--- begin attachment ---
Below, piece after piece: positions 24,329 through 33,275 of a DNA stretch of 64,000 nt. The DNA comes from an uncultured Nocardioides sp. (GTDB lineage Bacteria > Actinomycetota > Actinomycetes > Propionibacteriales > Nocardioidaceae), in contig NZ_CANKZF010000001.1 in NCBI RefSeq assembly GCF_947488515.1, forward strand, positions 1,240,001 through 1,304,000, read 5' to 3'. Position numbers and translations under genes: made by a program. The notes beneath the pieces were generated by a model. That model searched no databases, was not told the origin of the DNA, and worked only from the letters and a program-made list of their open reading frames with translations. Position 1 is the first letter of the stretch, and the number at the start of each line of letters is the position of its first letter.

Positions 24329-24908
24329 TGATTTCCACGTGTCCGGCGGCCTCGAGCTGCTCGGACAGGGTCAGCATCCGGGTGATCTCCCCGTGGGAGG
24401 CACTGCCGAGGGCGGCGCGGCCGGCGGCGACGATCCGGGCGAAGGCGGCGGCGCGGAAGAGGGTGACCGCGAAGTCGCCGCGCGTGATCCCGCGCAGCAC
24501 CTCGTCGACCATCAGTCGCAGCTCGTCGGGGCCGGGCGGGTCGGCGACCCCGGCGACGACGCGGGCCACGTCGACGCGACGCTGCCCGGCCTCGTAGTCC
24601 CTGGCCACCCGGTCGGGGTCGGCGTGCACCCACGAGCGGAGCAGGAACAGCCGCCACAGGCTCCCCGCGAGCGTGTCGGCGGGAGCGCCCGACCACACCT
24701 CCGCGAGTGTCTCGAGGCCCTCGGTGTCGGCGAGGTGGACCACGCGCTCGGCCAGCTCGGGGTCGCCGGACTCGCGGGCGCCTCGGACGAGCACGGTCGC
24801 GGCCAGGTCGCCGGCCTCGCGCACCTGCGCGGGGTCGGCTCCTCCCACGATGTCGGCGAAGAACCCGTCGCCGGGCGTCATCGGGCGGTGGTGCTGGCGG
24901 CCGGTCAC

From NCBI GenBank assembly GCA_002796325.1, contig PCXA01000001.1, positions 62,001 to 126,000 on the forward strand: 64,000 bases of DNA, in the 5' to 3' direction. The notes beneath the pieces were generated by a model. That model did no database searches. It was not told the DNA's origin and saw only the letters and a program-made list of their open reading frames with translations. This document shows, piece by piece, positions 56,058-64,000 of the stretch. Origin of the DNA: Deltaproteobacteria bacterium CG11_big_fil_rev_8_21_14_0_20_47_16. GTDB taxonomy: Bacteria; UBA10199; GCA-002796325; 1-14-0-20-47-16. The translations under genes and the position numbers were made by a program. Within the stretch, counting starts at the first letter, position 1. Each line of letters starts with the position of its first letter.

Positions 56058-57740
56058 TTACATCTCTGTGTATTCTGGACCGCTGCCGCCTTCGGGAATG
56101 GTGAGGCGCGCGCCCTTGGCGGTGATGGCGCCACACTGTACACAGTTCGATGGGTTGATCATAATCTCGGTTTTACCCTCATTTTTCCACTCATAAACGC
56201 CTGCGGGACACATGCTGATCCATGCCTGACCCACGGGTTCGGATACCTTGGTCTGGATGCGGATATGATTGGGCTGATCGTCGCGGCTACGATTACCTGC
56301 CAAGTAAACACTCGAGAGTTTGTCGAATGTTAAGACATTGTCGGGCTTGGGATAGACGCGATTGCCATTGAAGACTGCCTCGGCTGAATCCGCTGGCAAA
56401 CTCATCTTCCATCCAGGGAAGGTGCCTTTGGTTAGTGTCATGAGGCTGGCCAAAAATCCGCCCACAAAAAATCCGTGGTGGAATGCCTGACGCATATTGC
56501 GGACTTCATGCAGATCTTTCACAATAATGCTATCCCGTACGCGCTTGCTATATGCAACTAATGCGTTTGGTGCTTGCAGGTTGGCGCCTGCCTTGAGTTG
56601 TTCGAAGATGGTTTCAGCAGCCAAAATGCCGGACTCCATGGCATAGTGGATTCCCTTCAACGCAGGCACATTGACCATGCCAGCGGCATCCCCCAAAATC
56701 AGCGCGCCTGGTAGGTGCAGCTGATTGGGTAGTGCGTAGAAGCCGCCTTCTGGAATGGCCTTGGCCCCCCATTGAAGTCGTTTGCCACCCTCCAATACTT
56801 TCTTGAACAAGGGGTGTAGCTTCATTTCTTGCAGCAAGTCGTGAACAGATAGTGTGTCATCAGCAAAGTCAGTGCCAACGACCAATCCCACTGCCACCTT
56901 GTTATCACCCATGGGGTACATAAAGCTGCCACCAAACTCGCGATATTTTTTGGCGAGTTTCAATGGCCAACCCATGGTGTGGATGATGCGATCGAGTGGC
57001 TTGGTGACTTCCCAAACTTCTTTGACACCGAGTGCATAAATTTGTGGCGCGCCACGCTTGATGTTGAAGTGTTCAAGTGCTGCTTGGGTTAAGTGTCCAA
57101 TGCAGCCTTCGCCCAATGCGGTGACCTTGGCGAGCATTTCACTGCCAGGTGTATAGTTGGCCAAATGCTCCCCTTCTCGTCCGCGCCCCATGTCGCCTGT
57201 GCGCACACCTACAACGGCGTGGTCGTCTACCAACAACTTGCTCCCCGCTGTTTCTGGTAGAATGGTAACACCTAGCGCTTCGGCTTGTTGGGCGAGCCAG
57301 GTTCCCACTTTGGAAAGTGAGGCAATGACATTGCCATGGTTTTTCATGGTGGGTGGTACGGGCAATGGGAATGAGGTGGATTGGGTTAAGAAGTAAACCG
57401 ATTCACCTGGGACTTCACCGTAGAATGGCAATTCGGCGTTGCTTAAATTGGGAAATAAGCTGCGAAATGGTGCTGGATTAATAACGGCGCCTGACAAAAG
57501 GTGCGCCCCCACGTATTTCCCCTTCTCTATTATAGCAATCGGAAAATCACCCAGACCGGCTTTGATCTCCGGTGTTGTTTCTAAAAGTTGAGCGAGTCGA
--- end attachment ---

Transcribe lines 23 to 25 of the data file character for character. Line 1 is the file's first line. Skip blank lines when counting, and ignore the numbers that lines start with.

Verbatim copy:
57101 TGCAGCCTTCGCCCAATGCGGTGACCTTGGCGAGCATTTCACTGCCAGGTGTATAGTTGGCCAAATGCTCCCCTTCTCGTCCGCGCCCCATGTCGCCTGT
57201 GCGCACACCTACAACGGCGTGGTCGTCTACCAACAACTTGCTCCCCGCTGTTTCTGGTAGAATGGTAACACCTAGCGCTTCGGCTTGTTGGGCGAGCCAG
57301 GTTCCCACTTTGGAAAGTGAGGCAATGACATTGCCATGGTTTTTCATGGTGGGTGGTACGGGCAATGGGAATGAGGTGGATTGGGTTAAGAAGTAAACCG